How can you minimise the risks of introducing new diseases or parasites when bringing stock into your farm ‘bubble’ from another one?
The tussock is spread across 1500 properties and more than 524,000ha in Marlborough and Canterbury, and in parts of Auckland, Hawke’s Bay and Northland.
The weed is unpalatable to stock and has substantially reduced the livestock carrying capacity in the pastoral sector. The 524,000ha represents only 6% of its potential range and millions of dollars are spent trying to control its spread, with no end in sight to its spread.
A three year-project funded by central government and local authorities aims to source biological control agents from the tussock’s native range in Argentina and Australia, as well as within New Zealand.
In the search for biocontrol samples, farmers are being asked to look out for dying tussocks with fungi at the base that haven’t been sprayed and are easily pulled from the ground.
Lincoln University-based scientist, Seona Casonato, said the project would assess the effectiveness of introducing fungi potentially from Australia and Argentina. This keeps reproducing on the plant without intervention – and will investigate the potential use of endemic New Zealand fungi in New Zealand, a bioherbicide that works similarly to a herbicide
Endemic fungi would be added to those already on the plant.
“We have chosen this approach because evidence from Argentina and Australia suggests that nassella tussock decline occurs when several fungal agents are operating synergistically, rather than a single organism being involved,” she said.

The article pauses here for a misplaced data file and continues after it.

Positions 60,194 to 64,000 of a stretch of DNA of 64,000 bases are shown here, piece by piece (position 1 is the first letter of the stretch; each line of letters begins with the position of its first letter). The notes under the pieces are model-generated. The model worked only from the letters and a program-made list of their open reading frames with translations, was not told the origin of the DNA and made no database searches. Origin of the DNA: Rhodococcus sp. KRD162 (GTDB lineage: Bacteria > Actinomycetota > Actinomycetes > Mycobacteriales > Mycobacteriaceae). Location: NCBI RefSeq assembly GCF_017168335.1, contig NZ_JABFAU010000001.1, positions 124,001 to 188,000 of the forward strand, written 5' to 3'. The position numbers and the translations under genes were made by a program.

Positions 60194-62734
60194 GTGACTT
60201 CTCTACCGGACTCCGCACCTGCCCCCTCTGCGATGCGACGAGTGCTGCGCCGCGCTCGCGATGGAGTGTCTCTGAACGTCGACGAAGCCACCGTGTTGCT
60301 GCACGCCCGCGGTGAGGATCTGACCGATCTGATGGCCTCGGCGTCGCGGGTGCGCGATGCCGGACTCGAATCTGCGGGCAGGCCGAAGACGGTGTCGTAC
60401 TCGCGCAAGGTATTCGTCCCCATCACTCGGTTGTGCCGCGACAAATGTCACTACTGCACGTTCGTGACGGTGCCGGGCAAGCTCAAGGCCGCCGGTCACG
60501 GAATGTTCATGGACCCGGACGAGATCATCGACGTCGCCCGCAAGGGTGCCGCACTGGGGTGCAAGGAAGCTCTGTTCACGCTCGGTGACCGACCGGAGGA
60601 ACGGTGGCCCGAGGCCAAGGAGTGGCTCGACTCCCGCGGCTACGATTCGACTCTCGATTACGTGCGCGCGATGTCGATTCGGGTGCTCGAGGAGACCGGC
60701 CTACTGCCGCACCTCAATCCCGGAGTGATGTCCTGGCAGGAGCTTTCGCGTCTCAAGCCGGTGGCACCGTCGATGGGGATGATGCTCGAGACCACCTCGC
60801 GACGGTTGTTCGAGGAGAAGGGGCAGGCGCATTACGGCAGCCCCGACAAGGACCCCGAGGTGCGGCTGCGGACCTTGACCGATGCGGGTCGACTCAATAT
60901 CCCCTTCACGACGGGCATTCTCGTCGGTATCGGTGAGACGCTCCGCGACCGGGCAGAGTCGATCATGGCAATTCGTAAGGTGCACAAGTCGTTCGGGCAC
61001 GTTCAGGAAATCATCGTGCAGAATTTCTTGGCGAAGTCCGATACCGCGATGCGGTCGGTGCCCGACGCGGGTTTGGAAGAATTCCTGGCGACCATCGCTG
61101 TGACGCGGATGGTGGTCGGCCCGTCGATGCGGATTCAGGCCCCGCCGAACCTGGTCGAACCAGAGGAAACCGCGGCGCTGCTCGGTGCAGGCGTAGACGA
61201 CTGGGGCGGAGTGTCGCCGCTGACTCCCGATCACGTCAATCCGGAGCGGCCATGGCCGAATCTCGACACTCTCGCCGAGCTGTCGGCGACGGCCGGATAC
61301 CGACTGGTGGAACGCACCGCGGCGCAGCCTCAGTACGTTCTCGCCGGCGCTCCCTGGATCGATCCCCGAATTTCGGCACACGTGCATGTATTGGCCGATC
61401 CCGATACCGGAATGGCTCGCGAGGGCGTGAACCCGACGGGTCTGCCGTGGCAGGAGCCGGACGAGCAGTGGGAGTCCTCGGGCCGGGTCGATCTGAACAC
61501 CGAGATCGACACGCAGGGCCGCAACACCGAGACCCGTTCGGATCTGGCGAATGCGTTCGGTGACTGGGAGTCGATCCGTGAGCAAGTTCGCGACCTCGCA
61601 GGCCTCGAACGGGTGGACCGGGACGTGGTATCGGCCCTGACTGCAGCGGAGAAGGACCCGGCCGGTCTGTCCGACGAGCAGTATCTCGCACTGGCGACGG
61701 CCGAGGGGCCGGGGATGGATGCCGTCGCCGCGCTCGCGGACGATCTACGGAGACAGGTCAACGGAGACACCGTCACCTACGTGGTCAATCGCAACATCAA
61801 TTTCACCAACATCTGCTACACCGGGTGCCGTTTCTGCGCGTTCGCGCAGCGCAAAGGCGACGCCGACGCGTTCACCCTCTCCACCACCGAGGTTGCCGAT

Growing the fungi for inoculation and devising infection techniques to ensure the best disease is achieved on nassella tussock, would potentially require innovative skills.
“It will be the first time many of these fungi have been grown under artificial conditions in the laboratory or glasshouse settings, where all initial testing will take place.”
Biological control could provide innovative weed management solutions that were highly cost-effective and more sustainable than current control methods. In New Zealand, weed biocontrol had been successfully practised for decades and the country was the world leader in grass-weed biocontrol, Casonato said.
The nassella tussock research would continue collaboration between New Zealand, Australia and Argentina that started in the 1990s. The countries would share existing knowledge and use new or existing funding, including a grant from the Sustainable Farming Fund.
Casonato said fungal agents sometimes can only infect specific genotypes (genetically different) of the host plant, but not others (high host specificity), reducing their usefulness (for example if New Zealand genotypes of nassella tussock were not susceptible to the fungal agents).
To mitigate this risk, genotyping studies of nassella tussock in New Zealand were underway to allow testing for possible differences in susceptibility. Additional fungal strains would be selected if this proved to be an issue.
If all the potential overseas biocontrol agents prove to be too host-specific and unable to infect all genotypes of nassella tussock found in New Zealand, the Argentine and Australian component of the project would cease.
If this occurred, all research will be redirected to focus solely on augmentative biocontrol of the weed, using fungal agents already present on nassella tussock in New Zealand.
Conversely, if the agents either from New Zealand, Australia or Argentina were found to not be host specific and they attacked desirable plants, they would be excluded from the project.